First, it has been far too long since I have been active on the Moodle forums but it feels very good to be back. I have sorely missed interacting with so many of my Moodle mates. The demands of a new work assignment pulled me away from Moodle far more than I wished.
A friend of mine is helping to introduce Moodle to an institution of higher education. He reached out to me to get my input on best practices or recommendations that I might have for them as they get started. I figured a number of institutions may be implementing Moodle for the first time so this may be a good time to get some input from others who have experience doing so. I would imagine that there must have been a variety of presentations at MoodleMoots over the years touching on this topic.
Essentially, my question is: What guiding principles help an institution to be most successful with Moodle? Based on my limited experience, I will briefly summarize what I shared
with my friend but would welcome hearing what other insights folks have
to share or any resources, articles, presentations, etc. that they found
helpful when they began working with Moodle.
- Encourage active collaboration - The Moodle community is more powerful than the software. Get faculty involved in the Moodle community. Invite faculty to share their successes and failures and encourage complaining so that sticking points can be addressed promptly.
- Patience - Moodle is a multi-faceted tool with a plethora of options. To avoid feeling overwhelmed I have encouraged faculties to learn about one piece at a time by starting with what they believe will be most helpful to them for their particular course. Then when they have some confidence with that one piece they can explore other tools.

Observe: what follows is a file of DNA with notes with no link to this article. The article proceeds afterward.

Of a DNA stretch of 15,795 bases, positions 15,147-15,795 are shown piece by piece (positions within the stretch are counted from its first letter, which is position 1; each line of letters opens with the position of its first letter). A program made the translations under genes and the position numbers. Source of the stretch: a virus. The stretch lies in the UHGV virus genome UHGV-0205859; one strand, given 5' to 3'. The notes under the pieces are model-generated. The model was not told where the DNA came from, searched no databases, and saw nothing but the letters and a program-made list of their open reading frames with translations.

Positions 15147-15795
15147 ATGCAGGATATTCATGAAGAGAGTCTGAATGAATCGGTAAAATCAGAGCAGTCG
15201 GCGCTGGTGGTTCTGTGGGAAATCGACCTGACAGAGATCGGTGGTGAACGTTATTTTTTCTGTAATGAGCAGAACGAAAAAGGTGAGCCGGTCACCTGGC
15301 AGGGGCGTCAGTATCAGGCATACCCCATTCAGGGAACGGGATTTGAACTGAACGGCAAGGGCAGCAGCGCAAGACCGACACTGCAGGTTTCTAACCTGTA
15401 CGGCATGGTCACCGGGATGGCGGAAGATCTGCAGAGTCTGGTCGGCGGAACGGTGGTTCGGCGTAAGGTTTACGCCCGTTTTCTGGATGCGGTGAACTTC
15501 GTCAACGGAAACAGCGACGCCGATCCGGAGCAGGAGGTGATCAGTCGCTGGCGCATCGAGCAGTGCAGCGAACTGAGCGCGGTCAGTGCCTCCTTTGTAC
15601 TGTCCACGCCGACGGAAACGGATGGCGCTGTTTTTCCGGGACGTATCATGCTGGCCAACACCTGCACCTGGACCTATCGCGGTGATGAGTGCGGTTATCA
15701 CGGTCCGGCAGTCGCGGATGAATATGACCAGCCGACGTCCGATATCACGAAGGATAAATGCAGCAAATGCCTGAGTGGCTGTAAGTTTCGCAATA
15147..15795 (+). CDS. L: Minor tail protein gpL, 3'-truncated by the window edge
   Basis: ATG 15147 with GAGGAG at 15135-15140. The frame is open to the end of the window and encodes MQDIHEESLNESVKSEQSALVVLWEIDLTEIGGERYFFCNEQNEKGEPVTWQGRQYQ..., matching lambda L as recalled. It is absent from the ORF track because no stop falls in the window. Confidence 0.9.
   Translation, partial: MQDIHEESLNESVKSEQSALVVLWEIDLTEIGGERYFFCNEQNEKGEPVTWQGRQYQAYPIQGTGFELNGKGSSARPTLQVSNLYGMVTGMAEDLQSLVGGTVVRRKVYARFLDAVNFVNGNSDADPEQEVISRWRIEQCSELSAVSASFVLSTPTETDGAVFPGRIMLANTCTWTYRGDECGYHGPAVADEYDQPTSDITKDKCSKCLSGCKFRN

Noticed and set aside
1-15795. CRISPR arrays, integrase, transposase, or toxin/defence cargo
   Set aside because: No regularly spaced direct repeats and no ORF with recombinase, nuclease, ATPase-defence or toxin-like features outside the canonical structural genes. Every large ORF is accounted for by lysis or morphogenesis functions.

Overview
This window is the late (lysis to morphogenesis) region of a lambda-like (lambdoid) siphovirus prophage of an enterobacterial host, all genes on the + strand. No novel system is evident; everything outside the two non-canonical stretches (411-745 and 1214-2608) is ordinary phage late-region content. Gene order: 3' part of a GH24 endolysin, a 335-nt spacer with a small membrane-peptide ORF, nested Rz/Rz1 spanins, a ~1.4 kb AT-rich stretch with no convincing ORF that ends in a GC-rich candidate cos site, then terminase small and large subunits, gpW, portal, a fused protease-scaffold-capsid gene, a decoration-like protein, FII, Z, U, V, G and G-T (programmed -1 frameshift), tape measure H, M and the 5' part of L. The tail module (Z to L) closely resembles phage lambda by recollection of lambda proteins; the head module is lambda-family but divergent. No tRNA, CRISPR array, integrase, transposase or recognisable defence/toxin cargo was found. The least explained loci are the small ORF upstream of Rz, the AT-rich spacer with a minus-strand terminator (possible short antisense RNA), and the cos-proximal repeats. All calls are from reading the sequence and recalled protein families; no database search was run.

- Experience the joy of learning - Treat learning Moodle similar to how one might learn a new language. Work on developing vocabulary but have fun exploring what you can do with it. Expect that you may make some mistakes, share those mistakes with others, and then learn from them. I recall encouraging some faculty who struggled with technology in general to invite a student to assist them in learning how to do things. After all, we are all learners. Managing expectations, taking the pressure off of the instructor for having to be the expert on all things, etc. helps to keep learning fun. In fact, I shared with my friend that I cannot recall a single time of helping with a hands-on tutorial session at a Moot when I myself did not learn something about Moodle.
Peace - Anthony